It takes a bit longer, but sometimes you can have students write their own notes from examples. I used this last week. Rather than lecture about what is in each of the 16 sections of Material Safety Data Sheets (MSDS), I gave students copies of five MSDS, and asked them to write the title of each section, and summarize what kind of information is in each section. I gave them a worksheet with an empty table to structure the activity a bit more. After the table I put some questions that required close reading of the MSDS to answer (like what chemical is the most hazardous, cite evidence from the MSDS to support your claim.
I had students define vocab from one section of our text in their own words, then had them find groups of words and identify the connection among them with hash tags (ala twitter). For example: solid, liquid gas, plasma #statesofmatter. This worked best when I told the students that there were four easy groups, and challenged them to find two more. In review, I asked random studemts for the four easy ones, and volunteers for the more challenging ones.
This is a good way to introduce vocabulary that you’ll be using during a unit.
On Thursday this week, I knew I was going to be out for a couple of periods, so I needed an activity that my students could do with a substitute. We are working on a unit on Safety, and there are a number of routine safety procedures that I am holding the students responsible for. Among them are: obtaining chemicals safely, cleaning up at the end of lab and lighting and adjusting a Bunsen burner.
I made a list of all the steps for the procedures (21 in all) in random order on one sheet of paper. On another I placed instructions and space for each of the procedures. The students cut the steps apart, separate them by procedure and tape them to the paper in the correct order. Then I had them jot down a line or two next to each step explaining why they put that step there. For some steps, the order doesn’t matter, for others it is hugely important. The idea here is to get their brain juices flowing, because it is easier to remember the order of the steps if it has some meaning.
The students could work in groups of 1, 2, or 3. Sometimes, we force students to work in groups when it is not necessary. Many students are introverts (by which I mean they gain energy through reflection rather than through interaction as extroverts do), and prefer to work on their own. So sometimes I let them. This also avoids the whole “last one picked for a group – nobody likes me” problem. This took about 40 minutes.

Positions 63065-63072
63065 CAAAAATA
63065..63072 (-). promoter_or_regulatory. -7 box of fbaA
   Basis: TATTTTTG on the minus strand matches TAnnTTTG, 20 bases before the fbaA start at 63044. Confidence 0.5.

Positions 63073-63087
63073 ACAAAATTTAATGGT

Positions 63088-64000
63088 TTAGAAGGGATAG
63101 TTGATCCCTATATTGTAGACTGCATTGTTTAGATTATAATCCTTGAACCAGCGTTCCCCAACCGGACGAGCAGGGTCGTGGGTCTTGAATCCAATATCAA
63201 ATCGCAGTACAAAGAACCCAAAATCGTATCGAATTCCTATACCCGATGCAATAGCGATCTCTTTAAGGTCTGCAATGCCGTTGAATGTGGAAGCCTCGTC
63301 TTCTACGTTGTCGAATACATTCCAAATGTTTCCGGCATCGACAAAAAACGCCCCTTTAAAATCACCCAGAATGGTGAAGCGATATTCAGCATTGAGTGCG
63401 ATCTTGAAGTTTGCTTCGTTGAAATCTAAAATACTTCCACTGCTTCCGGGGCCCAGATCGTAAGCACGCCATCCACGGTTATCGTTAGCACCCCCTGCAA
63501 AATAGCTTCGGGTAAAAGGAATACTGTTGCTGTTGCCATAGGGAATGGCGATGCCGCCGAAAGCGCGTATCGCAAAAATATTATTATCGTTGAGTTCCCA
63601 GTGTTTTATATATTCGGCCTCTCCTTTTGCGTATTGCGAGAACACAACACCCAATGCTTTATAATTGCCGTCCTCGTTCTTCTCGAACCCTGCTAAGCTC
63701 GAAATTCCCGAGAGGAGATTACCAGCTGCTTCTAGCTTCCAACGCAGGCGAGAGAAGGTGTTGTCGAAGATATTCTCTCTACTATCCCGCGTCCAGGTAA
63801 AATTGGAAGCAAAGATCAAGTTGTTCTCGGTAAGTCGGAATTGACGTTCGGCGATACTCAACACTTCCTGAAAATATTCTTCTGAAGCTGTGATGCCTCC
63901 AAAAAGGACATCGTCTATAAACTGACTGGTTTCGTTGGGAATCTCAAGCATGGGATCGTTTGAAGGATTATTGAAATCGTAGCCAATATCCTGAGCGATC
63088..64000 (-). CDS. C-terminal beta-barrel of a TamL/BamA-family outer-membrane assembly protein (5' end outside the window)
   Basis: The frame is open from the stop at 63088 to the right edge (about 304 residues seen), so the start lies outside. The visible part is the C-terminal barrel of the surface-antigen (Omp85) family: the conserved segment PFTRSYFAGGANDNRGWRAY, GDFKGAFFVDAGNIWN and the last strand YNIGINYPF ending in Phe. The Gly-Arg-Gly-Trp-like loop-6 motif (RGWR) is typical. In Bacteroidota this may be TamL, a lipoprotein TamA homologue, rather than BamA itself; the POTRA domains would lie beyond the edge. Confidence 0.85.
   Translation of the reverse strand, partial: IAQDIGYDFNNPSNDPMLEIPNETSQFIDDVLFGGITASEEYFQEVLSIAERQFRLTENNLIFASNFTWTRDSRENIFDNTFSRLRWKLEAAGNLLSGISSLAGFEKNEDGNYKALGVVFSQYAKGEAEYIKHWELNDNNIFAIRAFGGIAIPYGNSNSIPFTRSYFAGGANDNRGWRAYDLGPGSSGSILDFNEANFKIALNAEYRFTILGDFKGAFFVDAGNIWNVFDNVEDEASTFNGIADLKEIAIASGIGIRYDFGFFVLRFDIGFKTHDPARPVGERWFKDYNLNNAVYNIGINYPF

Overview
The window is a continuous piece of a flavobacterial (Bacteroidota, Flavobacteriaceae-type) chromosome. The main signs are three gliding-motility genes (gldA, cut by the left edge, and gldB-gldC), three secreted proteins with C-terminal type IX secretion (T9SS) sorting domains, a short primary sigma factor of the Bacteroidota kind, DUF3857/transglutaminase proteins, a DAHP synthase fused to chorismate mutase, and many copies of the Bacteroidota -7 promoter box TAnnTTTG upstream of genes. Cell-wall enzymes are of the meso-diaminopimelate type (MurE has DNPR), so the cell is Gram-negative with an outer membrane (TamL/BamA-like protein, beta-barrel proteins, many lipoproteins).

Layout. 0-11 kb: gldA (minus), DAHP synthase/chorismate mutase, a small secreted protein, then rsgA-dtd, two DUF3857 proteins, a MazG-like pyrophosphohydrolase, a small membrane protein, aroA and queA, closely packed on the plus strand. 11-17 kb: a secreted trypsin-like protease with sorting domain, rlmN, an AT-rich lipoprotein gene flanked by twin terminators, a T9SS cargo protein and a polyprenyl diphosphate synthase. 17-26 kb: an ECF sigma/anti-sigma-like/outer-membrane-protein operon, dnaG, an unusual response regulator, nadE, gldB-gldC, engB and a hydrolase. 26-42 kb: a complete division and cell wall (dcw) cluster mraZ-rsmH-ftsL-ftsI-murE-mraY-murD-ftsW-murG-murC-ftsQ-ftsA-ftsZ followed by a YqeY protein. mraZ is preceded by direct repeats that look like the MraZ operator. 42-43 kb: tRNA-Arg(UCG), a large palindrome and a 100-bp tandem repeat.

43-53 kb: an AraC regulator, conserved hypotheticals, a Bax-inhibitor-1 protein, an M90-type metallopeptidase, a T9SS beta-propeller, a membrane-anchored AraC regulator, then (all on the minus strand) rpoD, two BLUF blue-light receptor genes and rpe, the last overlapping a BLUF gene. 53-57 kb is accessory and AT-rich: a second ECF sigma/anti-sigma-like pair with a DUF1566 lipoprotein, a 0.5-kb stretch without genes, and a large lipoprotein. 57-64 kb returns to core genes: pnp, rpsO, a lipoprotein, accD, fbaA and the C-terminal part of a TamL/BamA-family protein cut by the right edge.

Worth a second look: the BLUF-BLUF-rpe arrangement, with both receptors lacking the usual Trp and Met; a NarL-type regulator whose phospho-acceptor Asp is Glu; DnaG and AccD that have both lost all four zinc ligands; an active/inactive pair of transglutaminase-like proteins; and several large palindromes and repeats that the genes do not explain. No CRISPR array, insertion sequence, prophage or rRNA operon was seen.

I reviewed the exercise by calling on students randomly (I have their names written on wooden coffee stirrers, I’m too cheap for Popsicle sticks :), discussing the important points as we go through each procedure.
Students often don’t know good (efficient) ways to learning thin.gs, so this was a great opportunity to work on that. Many of the students I have are taking Chemistry because they need a second lab course. To make chemistry worthwhile to them, I’d like them to take away tools they can use in college to help them learn faster. Chemistry is a great place for that because the students who struggle with learning it will see the benefits of learning how to learn. All this is to explain why I asked the students to give suggestions on how they might try to remember all 21 steps. Repetition and rewriting the steps came up a lot, but each class came up with seven or eight ideas. I hope to show them on Monday how to use mental visualization to help them learn faster. I finished one class by memorizing 23 objects in order in about 6 minutes. Monday, I’ll show them how.